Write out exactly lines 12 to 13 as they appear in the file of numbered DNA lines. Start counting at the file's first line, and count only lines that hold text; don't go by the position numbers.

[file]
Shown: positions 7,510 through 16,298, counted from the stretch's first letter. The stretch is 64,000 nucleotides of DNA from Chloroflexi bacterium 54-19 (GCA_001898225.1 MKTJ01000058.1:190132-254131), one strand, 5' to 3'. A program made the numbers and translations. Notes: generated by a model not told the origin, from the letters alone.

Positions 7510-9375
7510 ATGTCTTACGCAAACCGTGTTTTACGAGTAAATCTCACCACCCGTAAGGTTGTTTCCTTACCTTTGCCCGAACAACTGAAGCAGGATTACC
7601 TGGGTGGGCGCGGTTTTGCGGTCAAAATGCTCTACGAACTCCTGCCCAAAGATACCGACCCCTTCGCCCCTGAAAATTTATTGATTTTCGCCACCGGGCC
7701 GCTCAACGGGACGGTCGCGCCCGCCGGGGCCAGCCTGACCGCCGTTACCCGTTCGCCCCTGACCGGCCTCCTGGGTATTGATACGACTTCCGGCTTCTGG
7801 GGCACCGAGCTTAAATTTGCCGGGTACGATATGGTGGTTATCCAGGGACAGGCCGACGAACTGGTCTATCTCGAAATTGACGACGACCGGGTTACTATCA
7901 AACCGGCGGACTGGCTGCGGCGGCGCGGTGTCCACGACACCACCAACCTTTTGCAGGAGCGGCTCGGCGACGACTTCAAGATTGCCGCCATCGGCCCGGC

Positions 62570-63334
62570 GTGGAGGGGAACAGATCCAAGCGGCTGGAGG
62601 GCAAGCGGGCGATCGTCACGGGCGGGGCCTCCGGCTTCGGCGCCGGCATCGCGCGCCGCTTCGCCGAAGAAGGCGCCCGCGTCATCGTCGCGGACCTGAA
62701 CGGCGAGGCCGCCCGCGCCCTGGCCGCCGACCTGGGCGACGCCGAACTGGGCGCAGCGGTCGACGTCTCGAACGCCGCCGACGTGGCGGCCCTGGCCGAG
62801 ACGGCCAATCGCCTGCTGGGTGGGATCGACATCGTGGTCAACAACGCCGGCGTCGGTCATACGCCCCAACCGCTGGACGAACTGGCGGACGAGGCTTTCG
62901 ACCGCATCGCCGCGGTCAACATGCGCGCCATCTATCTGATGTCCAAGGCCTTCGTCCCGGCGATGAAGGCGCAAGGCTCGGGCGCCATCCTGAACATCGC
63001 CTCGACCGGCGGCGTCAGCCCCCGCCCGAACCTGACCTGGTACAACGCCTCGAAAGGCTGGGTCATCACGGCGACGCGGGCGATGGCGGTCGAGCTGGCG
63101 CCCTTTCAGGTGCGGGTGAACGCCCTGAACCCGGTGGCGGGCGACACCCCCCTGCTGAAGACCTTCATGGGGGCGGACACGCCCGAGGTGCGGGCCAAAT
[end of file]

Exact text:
62801 ACGGCCAATCGCCTGCTGGGTGGGATCGACATCGTGGTCAACAACGCCGGCGTCGGTCATACGCCCCAACCGCTGGACGAACTGGCGGACGAGGCTTTCG
62901 ACCGCATCGCCGCGGTCAACATGCGCGCCATCTATCTGATGTCCAAGGCCTTCGTCCCGGCGATGAAGGCGCAAGGCTCGGGCGCCATCCTGAACATCGC